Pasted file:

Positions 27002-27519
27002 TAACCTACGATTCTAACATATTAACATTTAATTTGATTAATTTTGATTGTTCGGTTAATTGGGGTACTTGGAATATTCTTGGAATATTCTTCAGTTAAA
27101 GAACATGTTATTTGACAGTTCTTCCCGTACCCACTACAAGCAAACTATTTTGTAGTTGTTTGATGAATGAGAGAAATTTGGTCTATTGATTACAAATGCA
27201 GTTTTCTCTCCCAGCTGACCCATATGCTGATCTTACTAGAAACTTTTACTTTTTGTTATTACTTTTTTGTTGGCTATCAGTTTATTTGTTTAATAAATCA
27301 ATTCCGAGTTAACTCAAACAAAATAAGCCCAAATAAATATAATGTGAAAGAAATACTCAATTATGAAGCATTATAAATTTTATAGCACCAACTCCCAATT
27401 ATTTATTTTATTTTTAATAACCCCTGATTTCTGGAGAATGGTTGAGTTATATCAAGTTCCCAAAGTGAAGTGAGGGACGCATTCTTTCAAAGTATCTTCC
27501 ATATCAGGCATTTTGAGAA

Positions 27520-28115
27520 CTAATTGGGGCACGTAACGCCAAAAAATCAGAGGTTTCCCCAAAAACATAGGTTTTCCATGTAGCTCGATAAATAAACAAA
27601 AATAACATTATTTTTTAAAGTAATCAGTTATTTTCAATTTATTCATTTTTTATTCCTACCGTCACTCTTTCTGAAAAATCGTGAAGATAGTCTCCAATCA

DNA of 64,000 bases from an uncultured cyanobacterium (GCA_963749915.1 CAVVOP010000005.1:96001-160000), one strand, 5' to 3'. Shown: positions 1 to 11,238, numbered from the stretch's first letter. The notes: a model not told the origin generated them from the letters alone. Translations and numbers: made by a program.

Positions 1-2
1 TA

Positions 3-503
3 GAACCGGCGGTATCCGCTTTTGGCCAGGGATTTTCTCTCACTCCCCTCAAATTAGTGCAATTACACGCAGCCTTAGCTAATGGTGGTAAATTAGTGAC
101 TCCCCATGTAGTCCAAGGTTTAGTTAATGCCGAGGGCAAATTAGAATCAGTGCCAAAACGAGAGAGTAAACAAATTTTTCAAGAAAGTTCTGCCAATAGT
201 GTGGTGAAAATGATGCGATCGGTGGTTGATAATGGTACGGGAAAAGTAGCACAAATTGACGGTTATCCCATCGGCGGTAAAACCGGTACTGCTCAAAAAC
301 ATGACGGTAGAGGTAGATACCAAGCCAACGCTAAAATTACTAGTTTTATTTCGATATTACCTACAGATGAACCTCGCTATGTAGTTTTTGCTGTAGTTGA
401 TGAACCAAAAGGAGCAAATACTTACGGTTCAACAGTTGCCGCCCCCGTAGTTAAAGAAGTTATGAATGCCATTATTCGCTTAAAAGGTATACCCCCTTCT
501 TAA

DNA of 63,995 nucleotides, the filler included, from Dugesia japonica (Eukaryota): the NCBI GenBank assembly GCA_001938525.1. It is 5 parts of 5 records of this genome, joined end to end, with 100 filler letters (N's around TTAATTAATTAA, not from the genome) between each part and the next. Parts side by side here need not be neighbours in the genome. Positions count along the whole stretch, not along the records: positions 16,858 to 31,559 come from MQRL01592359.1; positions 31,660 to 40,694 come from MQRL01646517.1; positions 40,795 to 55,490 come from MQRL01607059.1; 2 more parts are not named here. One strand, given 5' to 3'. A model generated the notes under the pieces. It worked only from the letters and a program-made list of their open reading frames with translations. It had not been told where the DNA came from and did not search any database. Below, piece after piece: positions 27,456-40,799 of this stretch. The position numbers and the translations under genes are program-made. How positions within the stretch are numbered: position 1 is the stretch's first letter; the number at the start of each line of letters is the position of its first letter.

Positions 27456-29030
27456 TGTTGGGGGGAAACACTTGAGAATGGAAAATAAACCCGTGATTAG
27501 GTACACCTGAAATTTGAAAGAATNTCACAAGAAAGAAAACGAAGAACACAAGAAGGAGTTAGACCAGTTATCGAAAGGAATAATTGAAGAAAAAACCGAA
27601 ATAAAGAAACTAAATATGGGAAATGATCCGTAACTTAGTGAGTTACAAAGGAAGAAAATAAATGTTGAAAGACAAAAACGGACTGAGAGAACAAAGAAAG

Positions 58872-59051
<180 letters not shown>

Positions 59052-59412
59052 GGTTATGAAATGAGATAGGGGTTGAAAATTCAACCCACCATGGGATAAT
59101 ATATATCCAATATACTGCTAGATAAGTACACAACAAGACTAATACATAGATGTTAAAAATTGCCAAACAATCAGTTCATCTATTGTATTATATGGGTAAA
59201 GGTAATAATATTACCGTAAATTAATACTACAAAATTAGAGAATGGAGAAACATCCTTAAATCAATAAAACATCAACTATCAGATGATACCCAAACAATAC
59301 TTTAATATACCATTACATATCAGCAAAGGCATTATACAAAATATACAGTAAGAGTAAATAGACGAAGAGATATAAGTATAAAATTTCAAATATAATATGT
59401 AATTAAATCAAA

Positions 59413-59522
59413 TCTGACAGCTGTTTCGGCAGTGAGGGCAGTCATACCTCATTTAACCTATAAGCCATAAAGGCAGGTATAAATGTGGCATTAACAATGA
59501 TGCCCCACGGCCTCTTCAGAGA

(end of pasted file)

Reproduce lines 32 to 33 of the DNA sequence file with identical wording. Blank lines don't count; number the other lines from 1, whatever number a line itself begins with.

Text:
59301 TTTAATATACCATTACATATCAGCAAAGGCATTATACAAAATATACAGTAAGAGTAAATAGACGAAGAGATATAAGTATAAAATTTCAAATATAATATGT
59401 AATTAAATCAAA